if you're experiencing an eps drop shadow problem in indesign whereby you import an eps file, apply a drop shadow to it only to find the shadow appears as a rectangle, then below is one reason why this might be occurring.
买足球彩票的apprecently i imported a vector graphic (saved as an eps from illustrator) into indesign. the file was basically white text, to which i wanted to add a drop shadow in indesign cs5. the result was that i ended up with the shadow below the vector image showing as a rectangle rather than following the shape of the lettering:
The reason for this turned out to be pretty simple. When the EPS was saved in Illustrator CS5, in the Save As... dialogue box under Preview, the radio button for 'Transparent / Opaque' had 'Opaque' selected:
买足球彩票的appall i had to do was change this to 'transparent' and re-save the file:
买足球彩票的apponce the file was re-imported into indesign (or the link updated), the result was correct:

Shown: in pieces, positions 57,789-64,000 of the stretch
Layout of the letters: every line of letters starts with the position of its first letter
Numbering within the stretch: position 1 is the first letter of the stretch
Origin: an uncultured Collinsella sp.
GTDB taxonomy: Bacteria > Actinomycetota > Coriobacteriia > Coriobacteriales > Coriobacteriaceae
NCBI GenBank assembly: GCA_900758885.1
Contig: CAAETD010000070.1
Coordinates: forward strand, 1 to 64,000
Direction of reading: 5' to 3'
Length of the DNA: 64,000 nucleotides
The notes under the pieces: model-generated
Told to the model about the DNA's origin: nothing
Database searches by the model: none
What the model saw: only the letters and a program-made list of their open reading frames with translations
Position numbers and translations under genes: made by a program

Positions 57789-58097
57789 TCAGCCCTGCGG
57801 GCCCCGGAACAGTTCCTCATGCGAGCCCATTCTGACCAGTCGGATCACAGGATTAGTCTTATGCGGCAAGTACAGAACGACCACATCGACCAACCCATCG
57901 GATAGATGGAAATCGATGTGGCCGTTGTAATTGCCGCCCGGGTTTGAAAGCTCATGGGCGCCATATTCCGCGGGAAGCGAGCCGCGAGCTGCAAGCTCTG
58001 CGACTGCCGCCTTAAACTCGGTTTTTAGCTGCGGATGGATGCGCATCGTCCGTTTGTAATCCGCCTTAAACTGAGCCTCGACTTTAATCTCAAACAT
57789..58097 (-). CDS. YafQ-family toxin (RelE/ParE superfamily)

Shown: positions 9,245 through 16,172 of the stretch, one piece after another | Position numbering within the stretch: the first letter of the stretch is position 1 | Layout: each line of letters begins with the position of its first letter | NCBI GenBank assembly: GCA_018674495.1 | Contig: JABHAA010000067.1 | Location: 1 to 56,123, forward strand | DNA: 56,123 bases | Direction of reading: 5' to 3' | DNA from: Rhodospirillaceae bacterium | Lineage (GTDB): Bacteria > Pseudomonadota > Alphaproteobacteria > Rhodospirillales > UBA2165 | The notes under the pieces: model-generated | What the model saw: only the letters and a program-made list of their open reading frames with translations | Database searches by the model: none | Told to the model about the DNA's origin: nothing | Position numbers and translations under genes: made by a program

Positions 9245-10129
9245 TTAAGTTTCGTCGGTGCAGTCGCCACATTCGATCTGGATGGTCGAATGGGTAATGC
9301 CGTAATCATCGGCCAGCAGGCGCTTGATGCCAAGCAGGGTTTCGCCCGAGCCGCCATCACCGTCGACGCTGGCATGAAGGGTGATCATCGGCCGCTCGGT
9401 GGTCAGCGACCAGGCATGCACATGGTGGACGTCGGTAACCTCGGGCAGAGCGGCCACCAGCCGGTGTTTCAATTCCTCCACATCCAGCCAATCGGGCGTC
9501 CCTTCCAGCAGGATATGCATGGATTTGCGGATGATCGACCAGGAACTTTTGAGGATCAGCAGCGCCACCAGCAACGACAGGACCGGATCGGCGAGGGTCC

A second way to resolve this would be to save the file as a native Illustrator AI format instead of an EPS file. You can import these into InDesign just as easily. However, it's always a good idea to convert text to outlines (or paths) first. I tend to keep two files whenever I create vector artwork - an AI file for all the original material (including effects and fonts) and an EPS version with all fonts converted to paths for importing or distribution. Just remember (if importing AI files) to save an original version (for your future reference) and a 'flattened' version for general use.